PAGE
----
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P-73 From black and white data to high definition intelligence
  1. Pauline Flanagan and
  2. Steve Ledoux
  1. Douglas Macmillan Hospice, Stoke on Trent, UK


Background Lack of impactful data in the hospice sector is widely recognised (NHS England, 2017) and many hospices struggle to evaluate the true cost of care. Based on hard facts, this hospice has striven to develop meaningful intelligence to strengthen our position within the local healthcare economy by emphasising the difference we make to our local population.

Aims Our aims are as follows:

• to refine a mountain of data into useful intelligence

• to communicate effectively

• to evidence our impact on our local community

• to justify our inclusion in high level discussions around EOL care and provision of palliative care (National Palliative & End of Life Care Partnerships, 2015).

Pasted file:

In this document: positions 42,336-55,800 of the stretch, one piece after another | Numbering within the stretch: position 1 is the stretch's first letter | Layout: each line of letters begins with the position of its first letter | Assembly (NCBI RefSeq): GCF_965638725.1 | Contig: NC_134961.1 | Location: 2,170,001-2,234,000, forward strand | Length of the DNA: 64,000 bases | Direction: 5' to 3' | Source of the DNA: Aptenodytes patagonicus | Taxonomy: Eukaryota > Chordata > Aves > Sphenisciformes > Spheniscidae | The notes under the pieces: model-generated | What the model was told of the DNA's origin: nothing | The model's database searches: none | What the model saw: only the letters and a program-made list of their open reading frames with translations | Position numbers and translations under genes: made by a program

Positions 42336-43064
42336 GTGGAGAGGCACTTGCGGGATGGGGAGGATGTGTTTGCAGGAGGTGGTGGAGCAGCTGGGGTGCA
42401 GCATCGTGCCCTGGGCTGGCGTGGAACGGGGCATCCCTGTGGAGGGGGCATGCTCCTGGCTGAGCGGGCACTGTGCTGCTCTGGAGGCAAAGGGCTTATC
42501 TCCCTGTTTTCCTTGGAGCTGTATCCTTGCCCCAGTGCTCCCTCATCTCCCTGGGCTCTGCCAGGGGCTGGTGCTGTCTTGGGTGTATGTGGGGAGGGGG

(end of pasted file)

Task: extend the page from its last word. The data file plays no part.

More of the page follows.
Method The following tools and skills are essential:

• Electronic patient notes

• Ability to analyse data

• Advanced Excel training

• Use of the OACC measures

• Ability to convert data to intelligence

• Ability to communicate effectively

• Use of population-based intelligence e.g., current data from ONS and NEoLCIN.

Data are scrutinised monthly to identify anomalies. Comprehensive quarterly reports are sent to the CQC and commissioners. Annual analysis highlights trends e.g., impact of local demographics; proportion of non-cancer patient referrals; reduction in hospital deaths.

Results Top level intelligence being shared with the CCGs

• The cost estimates used in the EOL tender process were too low

• Of all the cancer deaths in our area over the past year, 84% had been referred to the hospice

• All patients identified as palliative had been referred to the hospice

• Increasing numbers of EOL patient are being transferred from hospital

• Increasing numbers of in-patient admitted within two days

• The true cost of care bands can be evaluated.

Conclusion Communication based on robust data is paramount to the survival of hospices. Feedback from our commissioner was ‘The hospice makes an invaluable contribution to the Staffordshire Hospices Clinical Quality Review Meeting sharing experiences and making positive suggestions and providing support to both commissioners and other Staffordshire Hospices.’ (Douglas Macmillan Hospice, 2017)

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